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Ann Baillie Building National Historic Site of Canada

Kingston, Ontario, K7L, Canada

Formally Recognized: 1997/11/23

Ann Baillie Building National Historic Site of Canada; Parks Canada / Parcs Canada, HRS, 2000
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Other Name(s)


Links and documents

Construction Date(s)

1903/01/01 to 1904/01/01

Listed on the Canadian Register: 2005/11/30

Statement of Significance

Description of Historic Place

The Ann Baillie Building is a two-storey, limestone institutional building with a cruciform footprint and a monumental, classically-inspired, portico. Built as a nurses’ residence in 1903, it is part of the Kingston General Hospital complex, located close to the shoreline of Lake Ontario, in the city of Kingston. The formal recognition is confined to the building itself on its footprint.

Heritage Value

The Ann Baillie Building was designated a national historic site in 1997 because it commemorates the contribution of nurses and nursing to scientific medicine and to women’s agency as health care professionals and because it speaks to the training and professionalism of nurses, to their social life, to the development of their unique culture, and to the emergence of leaders in the field of nursing.

The heritage value of this site lies in its associations with the professionalization of nursing as pursued by women in the early 20th-century and in the physical qualities of the building that illustrate its use by student nurses. Built in 1903 as the nurses’ residence for the Kingston General Hospital School of Nursing, the Ann Baillie Building was one of the first purpose-built nurses’ residences in Canada.

Hospital-based apprenticeship schools provided training to student nurses, who in turn worked at the hospital. Nurses’ residences were required to house these student workers in a safe and chaperoned environment. The Ann Baillie Building’s classically-inspired architecture is typical of early nurses’ residences, whose impressive architecture and secure living arrangements were intended to attract respectable, middle-class girls to the profession. Although it no longer serves as a residence, many vestiges of its use as a nurses’ residence remain. It now houses the Museum of Health Care. It is also designated as part of the Kingston General Hospital National Historic Site.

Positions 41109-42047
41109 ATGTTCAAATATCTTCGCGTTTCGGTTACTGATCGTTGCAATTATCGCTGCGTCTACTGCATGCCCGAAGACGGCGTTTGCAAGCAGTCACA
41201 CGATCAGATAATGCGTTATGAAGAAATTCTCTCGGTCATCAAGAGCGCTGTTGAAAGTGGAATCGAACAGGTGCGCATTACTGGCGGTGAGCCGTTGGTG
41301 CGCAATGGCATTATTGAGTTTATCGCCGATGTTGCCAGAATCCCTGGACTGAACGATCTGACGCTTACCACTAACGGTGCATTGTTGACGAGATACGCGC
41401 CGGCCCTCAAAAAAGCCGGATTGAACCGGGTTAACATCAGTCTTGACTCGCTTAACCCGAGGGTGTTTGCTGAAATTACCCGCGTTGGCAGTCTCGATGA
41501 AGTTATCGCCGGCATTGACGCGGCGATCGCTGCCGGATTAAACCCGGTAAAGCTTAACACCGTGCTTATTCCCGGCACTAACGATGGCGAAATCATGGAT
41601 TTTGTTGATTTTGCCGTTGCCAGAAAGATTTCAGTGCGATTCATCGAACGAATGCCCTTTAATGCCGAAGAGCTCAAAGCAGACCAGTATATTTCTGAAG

Source: Historic Sites and Monuments Board of Canada, Minute, November 1997.

Character-Defining Elements

Key elements which relate to the heritage value of the Ann Baillie Building as an early purpose-built nurses’ residence include:
- its setting, close to the pre-1920 hospital buildings;
- its classically inspired design, detailing, and stone construction in keeping with other buildings within the early Kingston General Hospital complex;
- its relatively large size and evidence of the original symmetrical, cross-axial layout which accommodated the three aspects of the nursing program (home, leisure, instruction) within one discrete structure, such as the central entry and symmetrically organized fenestration reflecting the original cross-axial plan and location of nurses’ rooms;
- surviving original finishes and fixtures in public spaces such as the former sitting room, including moulded wood trim, picture rails, cast iron radiators, original doors and hardware, the wood mantel and tile fire opening.




Recognition Authority

Government of Canada

Recognition Statute

Historic Sites and Monuments Act

Recognition Type

National Historic Site of Canada

Recognition Date


Historical Information

Significant Date(s)


Theme - Category and Type

Function - Category and Type




Multiple Dwelling

Architect / Designer




Additional Information

Location of Supporting Documentation

National Historic Sites Directorate, Canadian Inventory of Historic Building Documentation Centre, 5th Floor, Room 525, 25 Eddy Street, Hull, Quebec.

Cross-Reference to Collection

Fed/Prov/Terr Identifier




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